Think of the many transitions in life that you’ve experienced. Many of my own stories initially caused me tears – until I looked at them from a different angle.
One painful transition for me was also a transition for my parents as they were aging and getting closer to their home in heaven. My daddy, Fred Hornshuh, Jr., was a tall, handsome preacher whom everybody loved. Mama, Carol Hornshuh, was the sweetest, most joyful angel in the family. Toward the end of their lives they lived in the middle of nowhere in the backwoods of rural northwest Oregon in a log cabin Dad had built, heated solely by a wood stove. It was Daddy’s dream home. Mama made it hers with crystal and brass chandeliers hanging among elk horns, deer heads, and bear skins.
Acknowledging their age-related physical limitations, my mom, at almost 90 years of age, confided in me that she no longer had the strength to care for herself and Daddy. She asked me to do whatever it would take to move her closer to family in Eugene, Oregon.
Born the eldest of five and having the reputation of being Daddy’s favorite, I found the lot was mine to facilitate this move. Did I mention I also needed to take away his car keys?
I will spare you and myself a retelling of the drama of what that looked like. Let’s just say I lost my status with dad.
At that time my siblings and I did not know all the age-related changes that had occurred in his brain, his reasoning, and his emotions. My heart was broken, and it took a long time for my emotions to calm down.
I’m so thankful for my husband’s wise words to me: “You can’t discount all the wonderful things your dad has done or the great friend he was to so many or the loving dad he was to you just because after his tough situation he found his anger so painful to deal with. You cannot define his lifelong love for you by his age-related responses.”
We can experience all kinds of emotions in the midst of life’s transitions, but here’s a secret: we can get a better handle on those emotions when we change the way we THINK about an issue. I learned to look at tough times from another angle – sometimes from several different angles, and then choose the best perspective on which to concentrate.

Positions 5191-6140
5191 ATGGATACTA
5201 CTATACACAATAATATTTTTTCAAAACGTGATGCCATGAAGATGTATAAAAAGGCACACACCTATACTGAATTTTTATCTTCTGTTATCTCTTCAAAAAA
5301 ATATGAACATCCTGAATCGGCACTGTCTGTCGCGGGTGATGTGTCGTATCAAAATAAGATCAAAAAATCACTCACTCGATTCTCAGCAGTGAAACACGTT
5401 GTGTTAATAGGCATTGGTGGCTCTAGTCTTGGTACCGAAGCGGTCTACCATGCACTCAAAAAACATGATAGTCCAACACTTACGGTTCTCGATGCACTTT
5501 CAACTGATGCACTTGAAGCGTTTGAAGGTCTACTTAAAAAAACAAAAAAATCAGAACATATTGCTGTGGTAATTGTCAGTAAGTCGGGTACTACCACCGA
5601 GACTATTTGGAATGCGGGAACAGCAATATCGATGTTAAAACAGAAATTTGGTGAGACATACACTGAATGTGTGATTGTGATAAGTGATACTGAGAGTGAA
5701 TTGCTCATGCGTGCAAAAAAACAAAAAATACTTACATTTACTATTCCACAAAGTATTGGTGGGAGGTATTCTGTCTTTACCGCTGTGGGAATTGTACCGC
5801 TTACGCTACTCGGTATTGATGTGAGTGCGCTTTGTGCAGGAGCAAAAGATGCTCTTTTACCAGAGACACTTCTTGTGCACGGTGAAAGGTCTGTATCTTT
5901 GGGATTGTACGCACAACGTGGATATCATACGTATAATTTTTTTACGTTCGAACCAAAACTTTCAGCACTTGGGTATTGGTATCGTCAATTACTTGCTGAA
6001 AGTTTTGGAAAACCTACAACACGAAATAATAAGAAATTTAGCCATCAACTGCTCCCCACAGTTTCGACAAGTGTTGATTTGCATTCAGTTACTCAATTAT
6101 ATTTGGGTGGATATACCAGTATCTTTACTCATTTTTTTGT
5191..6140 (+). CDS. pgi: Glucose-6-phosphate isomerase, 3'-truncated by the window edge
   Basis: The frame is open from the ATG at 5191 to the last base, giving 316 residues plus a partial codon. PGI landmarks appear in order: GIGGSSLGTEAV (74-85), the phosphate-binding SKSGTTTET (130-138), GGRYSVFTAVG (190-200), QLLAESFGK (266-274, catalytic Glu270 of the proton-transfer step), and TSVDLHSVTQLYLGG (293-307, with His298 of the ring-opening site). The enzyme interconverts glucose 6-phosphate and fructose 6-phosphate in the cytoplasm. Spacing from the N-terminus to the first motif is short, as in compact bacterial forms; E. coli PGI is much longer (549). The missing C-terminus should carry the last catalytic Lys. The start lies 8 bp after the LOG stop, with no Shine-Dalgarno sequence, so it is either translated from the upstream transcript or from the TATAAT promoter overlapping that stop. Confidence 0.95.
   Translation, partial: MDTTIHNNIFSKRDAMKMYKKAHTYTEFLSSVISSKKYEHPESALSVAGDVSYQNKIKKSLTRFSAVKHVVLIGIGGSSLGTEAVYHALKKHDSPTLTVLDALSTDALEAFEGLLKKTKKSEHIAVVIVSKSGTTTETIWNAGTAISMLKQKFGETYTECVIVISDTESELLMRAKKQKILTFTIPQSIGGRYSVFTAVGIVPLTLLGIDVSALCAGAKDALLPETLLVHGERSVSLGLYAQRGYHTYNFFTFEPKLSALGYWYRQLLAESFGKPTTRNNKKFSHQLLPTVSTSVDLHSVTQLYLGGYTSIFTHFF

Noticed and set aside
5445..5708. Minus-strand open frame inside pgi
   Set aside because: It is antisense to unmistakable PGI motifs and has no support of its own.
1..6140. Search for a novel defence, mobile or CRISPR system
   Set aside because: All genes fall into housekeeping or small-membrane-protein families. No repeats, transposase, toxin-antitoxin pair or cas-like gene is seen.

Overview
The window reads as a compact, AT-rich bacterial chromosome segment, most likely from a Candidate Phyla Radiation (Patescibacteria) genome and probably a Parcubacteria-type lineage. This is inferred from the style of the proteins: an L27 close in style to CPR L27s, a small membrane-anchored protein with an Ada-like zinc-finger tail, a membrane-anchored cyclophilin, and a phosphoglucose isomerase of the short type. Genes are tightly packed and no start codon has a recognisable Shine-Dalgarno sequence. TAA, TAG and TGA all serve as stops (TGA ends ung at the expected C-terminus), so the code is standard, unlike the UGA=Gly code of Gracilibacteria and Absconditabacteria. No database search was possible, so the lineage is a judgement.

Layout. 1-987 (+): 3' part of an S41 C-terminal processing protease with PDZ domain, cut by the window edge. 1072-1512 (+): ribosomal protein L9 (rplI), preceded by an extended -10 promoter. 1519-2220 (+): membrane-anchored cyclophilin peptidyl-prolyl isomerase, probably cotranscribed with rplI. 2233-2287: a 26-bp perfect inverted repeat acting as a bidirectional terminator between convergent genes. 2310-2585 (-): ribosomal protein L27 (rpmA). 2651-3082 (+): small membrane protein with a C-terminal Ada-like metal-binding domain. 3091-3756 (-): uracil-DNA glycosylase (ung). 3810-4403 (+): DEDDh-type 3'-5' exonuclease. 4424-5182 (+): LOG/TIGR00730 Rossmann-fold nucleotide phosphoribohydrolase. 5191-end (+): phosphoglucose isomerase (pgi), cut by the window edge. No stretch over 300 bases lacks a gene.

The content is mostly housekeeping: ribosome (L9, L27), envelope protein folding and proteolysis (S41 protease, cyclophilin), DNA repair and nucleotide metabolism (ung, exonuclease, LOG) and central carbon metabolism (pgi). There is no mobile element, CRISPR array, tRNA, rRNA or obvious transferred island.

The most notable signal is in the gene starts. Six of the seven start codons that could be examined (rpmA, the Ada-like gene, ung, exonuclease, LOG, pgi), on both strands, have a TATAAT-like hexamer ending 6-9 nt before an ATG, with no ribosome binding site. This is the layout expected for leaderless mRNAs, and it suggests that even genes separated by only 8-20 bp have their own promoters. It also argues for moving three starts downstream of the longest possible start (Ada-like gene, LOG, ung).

Nothing stays the same. No one stays forever. It’s okay to visit those old places, the hurtful transitions once in a while. Just don’t set up camp there. Make sure you come away remembering the lessons you learned and how you’ve grown.
Jobs and assignments change. You may feel dismissed – no longer needed or wanted. Obsolete. Invisible.
Guess what! YOU are not obsolete; your old role is what’s obsolete. Assignments do end, but you can be used in new and different ways.
Today I have new and different opportunities. I no longer function in yesterday’s roles. I’m now a member of the International Coach Federation. I support others who want to reimagine and redesign how they will go about fulfilling God’s purpose for their lives.
I’ve learned a lot from life’s transitions by changing how I look at them, and I’ve grown. I do a lot more asking and listening instead of telling and suggesting. I do a lot of thinking and writing. And instead of pushing, I walk beside, encouraging forward motion. It’s been a huge, positive transition.
I struggled with health issues for nearly two years before I received a diagnosis of multiple sclerosis. I’ve learned a lot since 2009. I’ve learned that
by the time I found out it was MS, the label didn’t matter;
I can live just fine without knowing all the answers;
I can live fine without being sure what tomorrow would bring;
someone who faints at the sight of a needle really CAN give oneself a weekly shot. (I may hate shots but I love what they may be doing for me – a different perspective.);
the value of ice packs, detox tea, staying hydrated, eating non-inflammatory foods, resting, managing the calendar, pacing activities, and core strength training;
I can manage stress by changing how I think, by refusing to be anxious about anything, but with prayer and supplication, with thanksgiving, letting my requests be made known to God (Philippians 4:6), and by thanking Him in advance for His answers in happy anticipation of His outcomes, not mine;
His peace really does guard my heart and my mind through Christ Jesus (Philippians 4:7);
to believe what the Bible says is true about fixing one’s thoughts on, or meditating, on whatever is true, noble, just, pure, of good report, virtuous, and praiseworthy (Philippians 4:8).
Most of all, I’ve learned that the Bible is not just something I read for devotions. It’s a lifestyle and a mindset guide. We’re supposed to do what it says, not just believe what it says.
About the Author
Jan Kent, an Open Bible credentialed minister, received a B.A. in organizational leadership from George Fox University in Oregon and certification as a life coach. Her mission is be an encourager and communicator, fulfilling God’s plan, purpose, and will for her life. Jan and her husband, Jamon Kent, live with their two dogs in Eugene, Oregon.